Researchers at the have shown that pea plants are able to make smart investment decisions when it comes to interactions with their symbiotic bacterial partners. Better understanding of how plants manage these interactions could help with the move towards sustainable agriculture. Researchers at the have shown that pea plants are able to make smart investment decisions when it comes to interactions with their symbiotic bacterial partners.
Agronomy / Food Science - Environment - 29.04.2021
Exploit plants’ ability to tell the time to make food production more sustainable, say scientists
Cambridge plant scientists say circadian clock genes, which enable plants to measure daily and seasonal rhythms, should be targeted in agriculture and crop breeding for higher yields and more sustainable farming. Plants grow much better when their internal clock is matched to the environment they grow in.
Environment - Agronomy / Food Science - 21.04.2021
Managing peatlands to cut greenhouse gas emissions
Substantial cuts in global greenhouse gas emissions could be achieved by raising water levels in agricultural peatlands, according to a new study. Peatlands occupy just three per cent of the worlds land surface area but store a similar amount of carbon to all terrestrial vegetation, as well as supporting unique biodiversity.
Agronomy / Food Science - 30.03.2021
Growing appetite for meat alternatives in Brussels
A new study analysing changing attitudes to meat-free diets finds growing support for plant-based alternative products in Belgium. Last updated on Tuesday 30 March 2021 Increasing numbers of people in Belgium are turning away from meat in favour of plant-based alternatives, according to new research from psychologists at the University of Bath, in collaboration with Belgian animal welfare organisation GAIA.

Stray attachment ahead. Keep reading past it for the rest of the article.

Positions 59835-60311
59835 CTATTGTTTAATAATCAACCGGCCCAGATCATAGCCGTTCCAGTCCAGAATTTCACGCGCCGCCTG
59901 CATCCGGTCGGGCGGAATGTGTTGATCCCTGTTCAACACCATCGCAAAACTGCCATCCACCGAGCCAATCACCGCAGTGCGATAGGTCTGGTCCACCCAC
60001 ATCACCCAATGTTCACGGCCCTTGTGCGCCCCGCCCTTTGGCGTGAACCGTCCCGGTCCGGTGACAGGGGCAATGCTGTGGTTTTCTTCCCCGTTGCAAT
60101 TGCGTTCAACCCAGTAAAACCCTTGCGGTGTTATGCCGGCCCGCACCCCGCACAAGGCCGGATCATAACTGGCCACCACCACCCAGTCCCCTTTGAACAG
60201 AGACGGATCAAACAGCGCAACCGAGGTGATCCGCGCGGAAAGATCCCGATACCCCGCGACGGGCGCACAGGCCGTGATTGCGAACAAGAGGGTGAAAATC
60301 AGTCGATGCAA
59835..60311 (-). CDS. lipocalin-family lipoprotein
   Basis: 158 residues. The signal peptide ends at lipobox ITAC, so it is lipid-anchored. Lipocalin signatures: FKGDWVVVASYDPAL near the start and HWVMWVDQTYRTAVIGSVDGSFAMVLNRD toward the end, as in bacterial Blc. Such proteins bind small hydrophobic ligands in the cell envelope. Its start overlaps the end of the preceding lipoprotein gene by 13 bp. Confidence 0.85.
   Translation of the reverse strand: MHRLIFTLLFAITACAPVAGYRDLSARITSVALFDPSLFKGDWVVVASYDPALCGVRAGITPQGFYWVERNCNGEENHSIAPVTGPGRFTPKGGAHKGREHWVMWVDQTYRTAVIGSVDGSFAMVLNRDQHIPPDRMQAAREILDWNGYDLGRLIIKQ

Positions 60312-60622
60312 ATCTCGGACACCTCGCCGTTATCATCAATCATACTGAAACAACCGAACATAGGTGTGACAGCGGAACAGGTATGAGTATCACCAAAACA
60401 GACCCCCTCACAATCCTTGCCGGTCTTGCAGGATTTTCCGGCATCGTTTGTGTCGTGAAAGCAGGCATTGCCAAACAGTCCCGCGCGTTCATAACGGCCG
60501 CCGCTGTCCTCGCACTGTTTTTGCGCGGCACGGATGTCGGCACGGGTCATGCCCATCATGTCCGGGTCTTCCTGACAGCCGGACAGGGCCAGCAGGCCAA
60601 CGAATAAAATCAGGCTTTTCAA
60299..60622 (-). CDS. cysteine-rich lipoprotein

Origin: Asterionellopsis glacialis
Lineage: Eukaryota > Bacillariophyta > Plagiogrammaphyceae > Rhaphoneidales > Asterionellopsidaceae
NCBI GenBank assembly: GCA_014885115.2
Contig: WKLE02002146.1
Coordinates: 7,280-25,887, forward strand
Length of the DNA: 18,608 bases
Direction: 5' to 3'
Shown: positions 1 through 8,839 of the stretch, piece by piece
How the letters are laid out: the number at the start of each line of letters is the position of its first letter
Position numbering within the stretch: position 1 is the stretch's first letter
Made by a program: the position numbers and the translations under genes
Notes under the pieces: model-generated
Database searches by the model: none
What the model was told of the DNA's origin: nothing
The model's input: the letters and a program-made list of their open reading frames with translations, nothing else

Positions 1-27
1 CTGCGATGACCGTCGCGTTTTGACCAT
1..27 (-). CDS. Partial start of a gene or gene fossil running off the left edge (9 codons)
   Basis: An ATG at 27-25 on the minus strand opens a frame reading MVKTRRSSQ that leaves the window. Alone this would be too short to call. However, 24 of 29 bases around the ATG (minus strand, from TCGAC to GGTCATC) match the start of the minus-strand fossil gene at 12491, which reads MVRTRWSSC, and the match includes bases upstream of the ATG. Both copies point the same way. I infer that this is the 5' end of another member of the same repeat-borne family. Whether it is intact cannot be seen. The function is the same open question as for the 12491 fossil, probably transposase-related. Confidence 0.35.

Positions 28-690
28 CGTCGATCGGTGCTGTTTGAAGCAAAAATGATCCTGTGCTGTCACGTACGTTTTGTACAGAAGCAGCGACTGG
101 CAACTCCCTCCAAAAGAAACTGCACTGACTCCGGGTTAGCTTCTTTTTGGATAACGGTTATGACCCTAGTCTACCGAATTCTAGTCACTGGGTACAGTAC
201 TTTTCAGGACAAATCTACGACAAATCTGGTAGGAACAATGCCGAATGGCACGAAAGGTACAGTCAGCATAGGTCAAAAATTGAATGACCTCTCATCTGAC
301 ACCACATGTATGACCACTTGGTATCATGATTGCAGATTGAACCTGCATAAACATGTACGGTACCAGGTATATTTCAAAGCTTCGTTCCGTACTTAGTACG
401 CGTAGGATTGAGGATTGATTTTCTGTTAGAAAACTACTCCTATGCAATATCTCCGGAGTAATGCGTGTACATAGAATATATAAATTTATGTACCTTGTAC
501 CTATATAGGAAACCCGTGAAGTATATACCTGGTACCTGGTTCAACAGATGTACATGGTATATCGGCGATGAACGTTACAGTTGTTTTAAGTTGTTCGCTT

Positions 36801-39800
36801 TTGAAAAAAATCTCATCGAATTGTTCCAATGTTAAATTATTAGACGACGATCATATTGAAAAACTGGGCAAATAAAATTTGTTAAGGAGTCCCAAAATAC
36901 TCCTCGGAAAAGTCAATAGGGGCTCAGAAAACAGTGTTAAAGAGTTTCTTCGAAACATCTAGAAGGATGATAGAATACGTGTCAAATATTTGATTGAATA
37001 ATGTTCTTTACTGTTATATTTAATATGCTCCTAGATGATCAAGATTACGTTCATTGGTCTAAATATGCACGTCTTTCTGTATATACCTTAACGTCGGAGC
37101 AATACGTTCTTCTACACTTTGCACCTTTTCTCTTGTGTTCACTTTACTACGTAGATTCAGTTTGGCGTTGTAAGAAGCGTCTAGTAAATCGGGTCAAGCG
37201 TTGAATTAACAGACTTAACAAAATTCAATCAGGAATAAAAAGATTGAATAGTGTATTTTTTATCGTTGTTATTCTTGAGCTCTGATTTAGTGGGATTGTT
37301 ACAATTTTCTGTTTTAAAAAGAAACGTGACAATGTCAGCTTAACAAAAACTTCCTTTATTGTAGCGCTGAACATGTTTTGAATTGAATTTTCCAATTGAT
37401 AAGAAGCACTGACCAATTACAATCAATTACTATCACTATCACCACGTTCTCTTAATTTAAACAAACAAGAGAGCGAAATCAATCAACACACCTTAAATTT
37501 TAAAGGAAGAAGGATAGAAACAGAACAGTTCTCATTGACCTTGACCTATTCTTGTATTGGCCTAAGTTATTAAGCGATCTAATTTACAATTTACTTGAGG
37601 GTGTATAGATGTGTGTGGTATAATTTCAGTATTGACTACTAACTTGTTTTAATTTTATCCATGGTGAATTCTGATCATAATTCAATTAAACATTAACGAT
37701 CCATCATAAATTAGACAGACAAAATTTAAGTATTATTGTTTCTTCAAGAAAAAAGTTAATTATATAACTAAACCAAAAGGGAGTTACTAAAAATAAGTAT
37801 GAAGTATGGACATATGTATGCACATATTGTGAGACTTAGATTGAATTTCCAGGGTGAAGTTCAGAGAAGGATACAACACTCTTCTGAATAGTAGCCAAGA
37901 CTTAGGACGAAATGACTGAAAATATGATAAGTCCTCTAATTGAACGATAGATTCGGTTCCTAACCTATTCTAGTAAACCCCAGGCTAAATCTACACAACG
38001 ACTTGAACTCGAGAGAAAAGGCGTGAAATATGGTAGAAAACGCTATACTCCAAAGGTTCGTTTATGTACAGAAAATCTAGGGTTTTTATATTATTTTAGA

Agronomy / Food Science - Health - 22.03.2021
Eating processed meat could increase dementia risk
Eating processed meat has been linked with an increased risk of developing dementia. Scientists from the Universitys Nutritional Epidemiology Group used data from 500,000 people, discovering that consuming a 25g serving of processed meat a day, the equivalent to one rasher of bacon, is associated with a 44% increased risk of developing the disease.
Agronomy / Food Science - Economics - 18.03.2021
Sugar Tax in Spain has led to only tiny reduction in calories in shopping basket
New research suggests sugar taxes only slightly changed consumer behaviour, arguing that a combination of different policies is fundamental to tackle obesity. Last updated on Friday 19 March 2021 The introduction of a sugar tax, increasing the price of fizzy drinks and other products high in sugar content, has had only a limited, moderate effect in shifting people's dietary habits and behaviours, according to a new study.
Agronomy / Food Science - Environment - 14.01.2021
Science finds simple way to make lamb leaner
Scientists based at Rothamsted and the University of Bristol Veterinary School have found a clear link between the weight of lambs early in their life and meat quality - which is good news for consumers, farmers, and the environment. Currently, 35 per cent of lambs going to market have meat that is considered too fatty, but this new study, published in the journal Animal , shows that it's the lambs which are heaviest at the point of weaning - when they switch from their mother's milk to grazing - that go on to produce the leanest, most sought-after meat at market.